A spokeswoman for D.C. Public Schools is under fire for posts on social media saying she wants to “get rid of” white men. DCPS spokeswoman Hilary Tone on Tuesday retweeted a news story about President-elect Donald Trump nominating former Texas Gov. Rick Perry as energy secretary, titled, “Rick Perry chosen to run agency he once threatened…
Trump betting he can win re-election by spinning new conspiracy theories to explain investigations: report
Special counsel Robert Mueller's probe into President Donald Trump's association with Russian efforts to undermine the 2016 presidential election may be over. But that does not mean the president is free from oversight.
According to Politico, Trump is still facing 15 civil and criminal probes by at least nine federal, state, and municipal agencies on everything from obstruction of justice to campaign finance violations to using his office to enrich his family and businesses. But president is not bothered by these investigations — or at least, he believes that he can use them to his political advantage.
Meet the mysterious conservative lawyer who keeps turning up in the Russia probes
A prominent conservative lawyer keeps showing up in dramas central to the Trump administration and its battles with Congress—and it turns out he has intimate knowledge of Felix Sater’s intelligence work for the U.S. government while he was working with Trump.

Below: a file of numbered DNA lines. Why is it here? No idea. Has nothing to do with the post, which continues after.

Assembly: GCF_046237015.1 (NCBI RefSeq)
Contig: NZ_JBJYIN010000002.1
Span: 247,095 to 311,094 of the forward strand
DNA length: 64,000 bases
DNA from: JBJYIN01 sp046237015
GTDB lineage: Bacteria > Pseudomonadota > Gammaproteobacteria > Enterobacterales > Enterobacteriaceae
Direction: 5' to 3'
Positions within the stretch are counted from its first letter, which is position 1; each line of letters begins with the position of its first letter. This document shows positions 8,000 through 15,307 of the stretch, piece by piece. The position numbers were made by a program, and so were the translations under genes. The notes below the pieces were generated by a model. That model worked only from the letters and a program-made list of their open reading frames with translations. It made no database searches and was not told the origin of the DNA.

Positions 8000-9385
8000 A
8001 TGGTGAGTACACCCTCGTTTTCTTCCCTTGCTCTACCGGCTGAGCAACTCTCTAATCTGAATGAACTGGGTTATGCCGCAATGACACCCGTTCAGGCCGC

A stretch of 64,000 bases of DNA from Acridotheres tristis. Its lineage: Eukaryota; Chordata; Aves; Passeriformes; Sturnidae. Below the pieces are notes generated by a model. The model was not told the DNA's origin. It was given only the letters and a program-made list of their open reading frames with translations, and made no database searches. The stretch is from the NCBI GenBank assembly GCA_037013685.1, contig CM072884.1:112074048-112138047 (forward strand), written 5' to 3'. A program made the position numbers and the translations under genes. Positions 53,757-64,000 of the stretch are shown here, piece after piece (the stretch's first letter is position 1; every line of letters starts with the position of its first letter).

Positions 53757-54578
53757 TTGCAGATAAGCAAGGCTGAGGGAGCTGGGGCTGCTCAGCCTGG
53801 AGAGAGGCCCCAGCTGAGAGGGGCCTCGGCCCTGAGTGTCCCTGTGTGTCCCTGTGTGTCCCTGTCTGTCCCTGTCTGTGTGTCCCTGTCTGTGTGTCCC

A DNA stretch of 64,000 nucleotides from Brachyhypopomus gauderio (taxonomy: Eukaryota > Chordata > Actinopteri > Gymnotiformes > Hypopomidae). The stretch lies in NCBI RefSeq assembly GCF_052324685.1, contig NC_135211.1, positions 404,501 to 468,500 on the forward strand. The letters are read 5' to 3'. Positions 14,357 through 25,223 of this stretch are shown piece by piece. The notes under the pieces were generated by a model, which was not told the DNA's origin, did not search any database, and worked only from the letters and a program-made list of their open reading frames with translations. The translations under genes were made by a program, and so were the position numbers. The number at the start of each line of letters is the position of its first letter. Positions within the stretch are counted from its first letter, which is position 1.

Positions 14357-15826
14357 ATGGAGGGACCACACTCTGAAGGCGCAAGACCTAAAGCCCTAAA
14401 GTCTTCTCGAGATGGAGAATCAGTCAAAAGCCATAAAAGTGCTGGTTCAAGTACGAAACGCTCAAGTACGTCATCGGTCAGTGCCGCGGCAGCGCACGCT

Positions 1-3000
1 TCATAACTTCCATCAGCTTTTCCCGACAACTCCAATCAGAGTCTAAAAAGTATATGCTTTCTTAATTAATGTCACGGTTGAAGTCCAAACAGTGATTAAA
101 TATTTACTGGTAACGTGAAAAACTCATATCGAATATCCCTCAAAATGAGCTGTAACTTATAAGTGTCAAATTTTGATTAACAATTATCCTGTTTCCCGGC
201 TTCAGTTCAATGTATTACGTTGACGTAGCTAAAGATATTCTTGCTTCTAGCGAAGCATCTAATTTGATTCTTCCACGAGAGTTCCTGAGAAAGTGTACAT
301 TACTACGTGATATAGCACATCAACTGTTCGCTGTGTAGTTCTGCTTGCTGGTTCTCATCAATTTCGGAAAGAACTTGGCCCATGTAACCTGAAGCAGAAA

The Moscow-born Sater is the financial criminal and violent felon who worked closely with Trump for years while simultaneously serving as a long-term informant for the FBI and other national security agencies.
In 2015 and into mid-2016, Sater pushed for the development of a Trump Tower in Moscow with his old friend Michael Cohen, Trump’s longtime fixer, while trying to enlist support from the Russian government for Trump’s campaign.
House Democrats have a new list of ‘star witnesses’ who are beyond Trump’s reach: report
According to a report from Politico, House leaders have developed a new plan to get what are called "star witnesses" to appear in public hearings who are outside of Donald Trump's ability to block them from speaking by asserting executive privilege.
With former Oval Office employees avoiding or ignoring subpoenas as the White House runs interference for them, investigators are eyeing people who were close to Donald Trump's 2016 campaign -- but were not government employees.